We had three more days to drive to reach our housesit in New Orleans--and that meant crossing Texas. The first part of that huge state featured arid land with lots of tumbledown mobile homes surrounded by derricks nodding their dinosaur heads to pump oil out of the ground. Not to mention flames shooting out of the oil-works giving a Mad Max vibe to the place. But when we hit Abilene, we were charmed. Our Airbnb was nestled in a lovely neighborhood shaded by mature trees.

cute and comfy


Walking around, we discovered a town with a large library, symphony, arts, and murals everywhere.

downtown Abilene

The next day we faced another five hours of driving to get to Marshall, Texas, almost at the border of Louisiana. The Airbnb sat on the property of the owner's home, between the peahen coop and the pond. The owner was a good ol' boy named Richard, who'd just had a pacemaker put in but clearly had no desire to slow down. He'd built the adorable cottage using wood from railroad cars, and the place was filled with his wood-working touches. He had a story about everything. He told us he'd been flooded out of his coastal Louisiana home and landed in Marshall. He struck us as a friendly, resilient man.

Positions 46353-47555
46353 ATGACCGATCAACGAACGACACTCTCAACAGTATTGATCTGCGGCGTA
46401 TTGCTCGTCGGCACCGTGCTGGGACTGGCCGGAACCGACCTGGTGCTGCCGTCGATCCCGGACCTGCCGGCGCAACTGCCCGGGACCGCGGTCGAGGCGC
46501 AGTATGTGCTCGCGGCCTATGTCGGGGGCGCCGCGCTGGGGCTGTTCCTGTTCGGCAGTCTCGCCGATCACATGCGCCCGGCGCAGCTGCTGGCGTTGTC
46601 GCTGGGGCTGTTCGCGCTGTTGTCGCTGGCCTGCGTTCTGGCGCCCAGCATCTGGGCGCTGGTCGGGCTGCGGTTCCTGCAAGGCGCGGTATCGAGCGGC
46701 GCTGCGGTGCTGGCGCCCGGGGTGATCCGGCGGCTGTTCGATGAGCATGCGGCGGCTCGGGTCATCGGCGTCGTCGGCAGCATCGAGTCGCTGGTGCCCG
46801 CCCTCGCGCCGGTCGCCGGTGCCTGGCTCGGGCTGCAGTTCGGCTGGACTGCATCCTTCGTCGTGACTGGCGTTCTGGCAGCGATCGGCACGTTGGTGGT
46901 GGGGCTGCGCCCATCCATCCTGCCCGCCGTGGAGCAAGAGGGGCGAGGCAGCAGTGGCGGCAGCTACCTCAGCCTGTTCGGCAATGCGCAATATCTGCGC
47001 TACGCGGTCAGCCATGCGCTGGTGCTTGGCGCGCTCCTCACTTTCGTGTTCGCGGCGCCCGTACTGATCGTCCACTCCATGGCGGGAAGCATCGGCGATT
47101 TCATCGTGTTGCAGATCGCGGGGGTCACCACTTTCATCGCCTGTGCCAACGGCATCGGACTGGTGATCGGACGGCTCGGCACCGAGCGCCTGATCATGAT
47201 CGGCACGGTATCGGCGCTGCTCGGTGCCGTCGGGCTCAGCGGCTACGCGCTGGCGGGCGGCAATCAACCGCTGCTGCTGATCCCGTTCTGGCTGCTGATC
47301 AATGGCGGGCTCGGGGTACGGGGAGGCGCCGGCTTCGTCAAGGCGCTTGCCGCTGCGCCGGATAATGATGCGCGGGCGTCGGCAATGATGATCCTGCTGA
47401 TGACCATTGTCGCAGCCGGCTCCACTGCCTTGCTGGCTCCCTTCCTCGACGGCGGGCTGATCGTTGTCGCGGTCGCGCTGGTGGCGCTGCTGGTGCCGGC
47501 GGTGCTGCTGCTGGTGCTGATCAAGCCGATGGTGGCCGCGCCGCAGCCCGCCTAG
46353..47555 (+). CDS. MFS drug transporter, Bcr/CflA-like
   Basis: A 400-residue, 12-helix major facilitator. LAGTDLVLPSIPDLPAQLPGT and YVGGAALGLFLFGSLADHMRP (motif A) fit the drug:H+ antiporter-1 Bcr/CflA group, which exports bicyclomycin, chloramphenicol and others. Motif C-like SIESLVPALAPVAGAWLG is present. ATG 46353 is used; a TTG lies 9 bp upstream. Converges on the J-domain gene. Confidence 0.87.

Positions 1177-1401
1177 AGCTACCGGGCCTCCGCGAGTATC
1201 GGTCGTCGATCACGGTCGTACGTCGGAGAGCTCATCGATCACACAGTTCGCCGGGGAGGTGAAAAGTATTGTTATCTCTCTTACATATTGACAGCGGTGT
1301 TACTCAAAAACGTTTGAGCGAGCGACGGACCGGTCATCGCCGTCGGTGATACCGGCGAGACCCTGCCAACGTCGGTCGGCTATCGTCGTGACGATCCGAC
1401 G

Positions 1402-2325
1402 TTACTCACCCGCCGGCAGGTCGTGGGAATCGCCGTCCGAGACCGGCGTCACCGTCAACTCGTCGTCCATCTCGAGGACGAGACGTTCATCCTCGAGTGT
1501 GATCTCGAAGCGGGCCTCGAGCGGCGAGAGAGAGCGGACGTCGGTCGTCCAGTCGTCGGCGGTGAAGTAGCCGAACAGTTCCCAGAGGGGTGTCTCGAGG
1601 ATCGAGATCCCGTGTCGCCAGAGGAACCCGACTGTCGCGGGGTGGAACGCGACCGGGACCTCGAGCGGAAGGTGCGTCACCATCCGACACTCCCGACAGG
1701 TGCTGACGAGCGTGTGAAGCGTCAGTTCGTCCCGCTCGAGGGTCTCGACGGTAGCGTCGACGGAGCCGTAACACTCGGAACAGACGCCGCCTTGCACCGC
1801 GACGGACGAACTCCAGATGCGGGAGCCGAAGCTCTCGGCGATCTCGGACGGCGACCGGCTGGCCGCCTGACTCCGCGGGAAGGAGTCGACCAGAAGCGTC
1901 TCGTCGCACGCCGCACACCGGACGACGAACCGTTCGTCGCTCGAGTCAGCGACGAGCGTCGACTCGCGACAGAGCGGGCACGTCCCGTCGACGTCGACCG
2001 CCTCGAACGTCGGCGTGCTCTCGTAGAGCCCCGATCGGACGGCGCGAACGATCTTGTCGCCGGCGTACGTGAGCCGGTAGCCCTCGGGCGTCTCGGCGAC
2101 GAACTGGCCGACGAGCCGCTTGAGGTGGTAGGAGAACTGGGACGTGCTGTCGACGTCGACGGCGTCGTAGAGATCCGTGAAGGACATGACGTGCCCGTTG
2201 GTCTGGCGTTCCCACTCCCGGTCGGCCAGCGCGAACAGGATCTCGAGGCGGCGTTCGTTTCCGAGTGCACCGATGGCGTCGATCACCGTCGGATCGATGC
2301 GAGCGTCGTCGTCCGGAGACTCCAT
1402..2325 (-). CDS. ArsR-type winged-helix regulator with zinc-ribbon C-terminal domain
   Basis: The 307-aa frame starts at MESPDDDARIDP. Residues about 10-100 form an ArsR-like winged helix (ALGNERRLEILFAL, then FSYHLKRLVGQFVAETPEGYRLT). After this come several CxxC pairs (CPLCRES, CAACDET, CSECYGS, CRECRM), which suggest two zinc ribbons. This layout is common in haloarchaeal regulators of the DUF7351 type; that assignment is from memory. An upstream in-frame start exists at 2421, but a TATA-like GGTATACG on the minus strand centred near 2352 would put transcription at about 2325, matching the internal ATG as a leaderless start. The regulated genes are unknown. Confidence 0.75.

Finally the next day we drove the last leg to New Orleans. Dave's tooth was bothering him, so while he drove I made him an appointment with a NOLA dentist who had great Yelp reviews. What happened is the story for my next blog. 

Let's just say, we're happy we had all these experiences but the road was long. We're ready to rest, which isn't exactly the New Orleans way. But we're not on vacation. This is our nomadic life, and even in NOLA we're going to do our best to tap into the slow-mad style.

Friday, October 8, 2021

Two Months in California

Hiking Wilder in Santa Cruz, one of California's many gifts.

After three restful months in Hawaii, we kicked off our California travels in the Bay Area.

San Jose

We spent a couple of weeks with Mark, whose place is a kind of California home base for us, always comfy and inviting. We had fun watching the Olympics together and did our usual Jeopardy binge, enjoying Matt Amodio's brilliance. Also, the guys went to a Giants game and watched them beat Houston. What a great season it's been.

Mark, Dave & Steve at Oracle Park

Beautiful day at McCovey Cove